But most important, this outfit attracts a pretty great group of travelers who are fun to get to know — and have an impressive array of interests and talents. And this worked greatly to my benefit as I struggled with an highly unexpected and ill-timed muscle problem just as our tour was getting under way.
A few days before the group met I was starting to notice a peculiar discomfort in my back, shoulder, and one arm whenever I sat in a chair for a meal. It came on gradually, and didn’t seem like a huge deal, but it was weird. While sitting and eating I kept fidgeting to try to get more comfortable. Just before the bike trip it became worse, making me uncomfortable no matter what I was doing.
On our first scheduled day of biking, I was in pain almost constantly. That was an intro day with just a couple hours of riding to test out the bikes, so I went ahead, hoping that the bike wouldn’t hurt. My wishful thinking suggested it might help stretch me out and heal the problem. But no, riding was absolutely miserable. I was always highly uncomfortable, and sometimes the pain became intense. I was in constant pain afterward, wondering how on earth I was going to deal with four full days of riding ahead. Would I just keep suffering and deepening the injury? Or spend days riding in the van while everyone else enjoyed my bike trip? I felt like I would never be myself again.Then my physical therapy team started to take shape. I met Bonnie, a nurse practitioner from La Crosse, Wisconsin, who talked me through the symptoms and gave me comforts I needed to relieve the pain — anti-inflamation pills stronger than my over-the-counter stuff and a heat pad that magically sticks to your skin and provides heat comfort for eight hours. That thing was like crack to me.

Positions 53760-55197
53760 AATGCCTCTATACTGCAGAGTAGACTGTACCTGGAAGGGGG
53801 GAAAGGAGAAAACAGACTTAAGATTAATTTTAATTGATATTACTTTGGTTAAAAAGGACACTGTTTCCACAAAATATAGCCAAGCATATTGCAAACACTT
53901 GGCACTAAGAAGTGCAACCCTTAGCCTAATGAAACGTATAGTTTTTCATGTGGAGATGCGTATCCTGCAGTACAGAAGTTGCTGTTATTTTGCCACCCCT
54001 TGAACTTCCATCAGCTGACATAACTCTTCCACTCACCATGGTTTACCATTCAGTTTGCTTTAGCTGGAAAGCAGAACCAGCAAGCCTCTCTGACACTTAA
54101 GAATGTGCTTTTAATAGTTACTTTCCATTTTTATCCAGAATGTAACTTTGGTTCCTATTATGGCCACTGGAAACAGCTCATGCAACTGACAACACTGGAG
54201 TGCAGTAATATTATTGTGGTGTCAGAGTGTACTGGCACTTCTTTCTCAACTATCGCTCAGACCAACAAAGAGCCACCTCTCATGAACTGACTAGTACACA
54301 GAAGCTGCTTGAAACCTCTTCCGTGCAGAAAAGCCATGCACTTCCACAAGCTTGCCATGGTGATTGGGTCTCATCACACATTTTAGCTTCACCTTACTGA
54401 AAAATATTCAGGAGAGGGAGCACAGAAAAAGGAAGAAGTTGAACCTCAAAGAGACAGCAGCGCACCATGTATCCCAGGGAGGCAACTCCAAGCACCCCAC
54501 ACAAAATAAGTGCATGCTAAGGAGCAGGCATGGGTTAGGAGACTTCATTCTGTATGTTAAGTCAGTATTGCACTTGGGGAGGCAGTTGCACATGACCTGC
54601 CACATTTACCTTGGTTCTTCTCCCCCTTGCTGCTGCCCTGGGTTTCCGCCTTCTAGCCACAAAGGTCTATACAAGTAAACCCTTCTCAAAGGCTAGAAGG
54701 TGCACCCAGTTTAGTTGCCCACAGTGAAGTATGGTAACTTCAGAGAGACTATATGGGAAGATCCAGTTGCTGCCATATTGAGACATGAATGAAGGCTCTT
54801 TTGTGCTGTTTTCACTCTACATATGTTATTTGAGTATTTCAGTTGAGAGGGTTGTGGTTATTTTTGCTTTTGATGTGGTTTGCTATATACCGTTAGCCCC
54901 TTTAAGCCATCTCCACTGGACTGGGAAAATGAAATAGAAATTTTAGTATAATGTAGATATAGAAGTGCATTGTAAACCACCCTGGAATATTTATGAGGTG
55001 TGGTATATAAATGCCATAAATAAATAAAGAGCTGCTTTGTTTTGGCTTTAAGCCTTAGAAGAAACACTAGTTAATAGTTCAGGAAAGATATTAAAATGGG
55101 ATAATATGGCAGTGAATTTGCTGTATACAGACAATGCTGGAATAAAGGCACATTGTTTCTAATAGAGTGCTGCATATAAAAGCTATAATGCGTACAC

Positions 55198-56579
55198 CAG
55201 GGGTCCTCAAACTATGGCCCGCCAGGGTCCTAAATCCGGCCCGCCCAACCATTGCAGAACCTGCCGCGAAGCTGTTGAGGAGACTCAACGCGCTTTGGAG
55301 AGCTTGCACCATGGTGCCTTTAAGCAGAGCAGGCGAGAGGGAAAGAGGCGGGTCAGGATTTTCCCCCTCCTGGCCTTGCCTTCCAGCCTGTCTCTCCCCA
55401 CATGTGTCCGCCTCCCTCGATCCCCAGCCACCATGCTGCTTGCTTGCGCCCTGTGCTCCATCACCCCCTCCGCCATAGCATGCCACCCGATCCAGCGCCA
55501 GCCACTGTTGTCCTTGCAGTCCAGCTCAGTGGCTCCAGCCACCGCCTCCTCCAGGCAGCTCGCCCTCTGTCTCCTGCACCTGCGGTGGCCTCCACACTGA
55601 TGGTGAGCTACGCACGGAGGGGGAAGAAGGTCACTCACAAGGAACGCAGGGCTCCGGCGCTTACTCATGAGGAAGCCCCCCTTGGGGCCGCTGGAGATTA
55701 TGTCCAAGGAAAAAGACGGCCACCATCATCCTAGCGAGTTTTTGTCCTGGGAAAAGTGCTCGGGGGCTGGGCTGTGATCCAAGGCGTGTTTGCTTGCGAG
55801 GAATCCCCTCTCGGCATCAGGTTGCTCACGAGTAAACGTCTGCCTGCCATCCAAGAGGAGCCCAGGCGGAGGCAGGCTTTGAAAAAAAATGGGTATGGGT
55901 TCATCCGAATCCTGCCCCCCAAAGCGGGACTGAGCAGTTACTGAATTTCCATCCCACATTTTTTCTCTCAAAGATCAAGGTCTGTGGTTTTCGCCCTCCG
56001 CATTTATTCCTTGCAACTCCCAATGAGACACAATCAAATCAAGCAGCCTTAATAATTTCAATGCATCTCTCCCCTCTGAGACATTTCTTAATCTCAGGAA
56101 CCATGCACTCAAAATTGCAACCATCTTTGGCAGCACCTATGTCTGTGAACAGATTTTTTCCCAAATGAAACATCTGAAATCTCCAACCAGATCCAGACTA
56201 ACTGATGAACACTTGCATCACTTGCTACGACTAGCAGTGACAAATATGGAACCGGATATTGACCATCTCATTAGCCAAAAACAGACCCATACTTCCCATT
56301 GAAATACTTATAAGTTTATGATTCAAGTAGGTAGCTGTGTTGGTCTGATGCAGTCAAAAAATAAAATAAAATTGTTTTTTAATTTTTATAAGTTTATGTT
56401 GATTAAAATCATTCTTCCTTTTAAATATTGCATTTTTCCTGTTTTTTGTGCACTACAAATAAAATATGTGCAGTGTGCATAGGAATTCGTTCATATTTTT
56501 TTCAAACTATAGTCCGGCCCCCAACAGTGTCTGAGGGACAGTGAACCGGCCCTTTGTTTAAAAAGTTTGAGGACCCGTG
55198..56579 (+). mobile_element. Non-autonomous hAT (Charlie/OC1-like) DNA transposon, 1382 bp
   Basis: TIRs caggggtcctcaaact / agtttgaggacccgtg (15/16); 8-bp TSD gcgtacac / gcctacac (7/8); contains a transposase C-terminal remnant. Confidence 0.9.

The next morning, as I was agonizing about what to do, John the physical therapist from Santa Rosa, California offered to talk through my problem and convinced me that riding for the day was the right thing to do. This was a treatable problem, and I wasn’t going to do myself intractable harm. Then, just before I got on my bike for the day, Rosie from Foster City, California, offered to physically check out the injured areas. She is licensed Rolfer, who checked out the muscles, quickly zoomed in on some of the trouble, and almost magically lifted some of the tension.
I’ve now completed two more full days of spectacular riding. I continue to have some discomfort on the bike, but it’s bearable, it’s getting better, and I’m no longer worried that I’m going to do irreparable harm by doing what we came here to do. It’s turning into a really fun week with a great group of people, thanks especially to my therapy team.